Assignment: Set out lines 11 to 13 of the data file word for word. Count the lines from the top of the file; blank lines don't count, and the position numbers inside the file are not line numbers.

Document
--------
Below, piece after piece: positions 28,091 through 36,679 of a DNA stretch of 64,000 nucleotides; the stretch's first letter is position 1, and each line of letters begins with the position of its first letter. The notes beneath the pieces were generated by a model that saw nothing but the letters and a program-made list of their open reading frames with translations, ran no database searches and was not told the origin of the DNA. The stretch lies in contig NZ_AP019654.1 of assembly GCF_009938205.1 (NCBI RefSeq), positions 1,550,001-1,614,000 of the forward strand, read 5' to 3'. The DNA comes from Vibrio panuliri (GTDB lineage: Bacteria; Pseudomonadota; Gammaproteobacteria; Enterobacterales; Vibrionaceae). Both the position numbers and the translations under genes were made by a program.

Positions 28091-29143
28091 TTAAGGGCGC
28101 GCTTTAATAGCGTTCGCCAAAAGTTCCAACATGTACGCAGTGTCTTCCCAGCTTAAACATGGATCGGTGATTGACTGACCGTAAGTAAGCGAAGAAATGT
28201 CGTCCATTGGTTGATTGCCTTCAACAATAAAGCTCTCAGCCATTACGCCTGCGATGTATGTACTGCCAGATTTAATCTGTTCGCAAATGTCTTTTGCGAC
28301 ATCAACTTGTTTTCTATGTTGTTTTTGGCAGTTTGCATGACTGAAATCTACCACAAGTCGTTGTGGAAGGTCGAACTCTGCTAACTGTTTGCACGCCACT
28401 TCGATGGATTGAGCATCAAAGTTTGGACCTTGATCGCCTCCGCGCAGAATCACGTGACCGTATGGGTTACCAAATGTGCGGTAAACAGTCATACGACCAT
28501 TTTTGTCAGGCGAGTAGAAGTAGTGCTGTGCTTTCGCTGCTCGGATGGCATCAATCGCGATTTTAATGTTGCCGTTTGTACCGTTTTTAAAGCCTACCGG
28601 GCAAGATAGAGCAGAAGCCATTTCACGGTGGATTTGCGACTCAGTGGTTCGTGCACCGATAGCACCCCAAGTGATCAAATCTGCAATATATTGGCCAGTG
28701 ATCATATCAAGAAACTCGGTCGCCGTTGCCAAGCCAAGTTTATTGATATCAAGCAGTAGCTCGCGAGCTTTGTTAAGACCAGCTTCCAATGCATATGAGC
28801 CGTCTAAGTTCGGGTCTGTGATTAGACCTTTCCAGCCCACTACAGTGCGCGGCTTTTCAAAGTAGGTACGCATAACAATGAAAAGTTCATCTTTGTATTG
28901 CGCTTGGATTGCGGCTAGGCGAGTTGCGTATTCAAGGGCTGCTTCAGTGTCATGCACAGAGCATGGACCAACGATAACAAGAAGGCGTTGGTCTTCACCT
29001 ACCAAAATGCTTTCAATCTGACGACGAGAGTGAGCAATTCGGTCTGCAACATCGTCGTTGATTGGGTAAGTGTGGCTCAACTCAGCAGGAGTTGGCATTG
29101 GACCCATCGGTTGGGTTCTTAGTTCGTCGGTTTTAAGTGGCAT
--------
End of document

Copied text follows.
28801 CGTCTAAGTTCGGGTCTGTGATTAGACCTTTCCAGCCCACTACAGTGCGCGGCTTTTCAAAGTAGGTACGCATAACAATGAAAAGTTCATCTTTGTATTG
28901 CGCTTGGATTGCGGCTAGGCGAGTTGCGTATTCAAGGGCTGCTTCAGTGTCATGCACAGAGCATGGACCAACGATAACAAGAAGGCGTTGGTCTTCACCT
29001 ACCAAAATGCTTTCAATCTGACGACGAGAGTGAGCAATTCGGTCTGCAACATCGTCGTTGATTGGGTAAGTGTGGCTCAACTCAGCAGGAGTTGGCATTG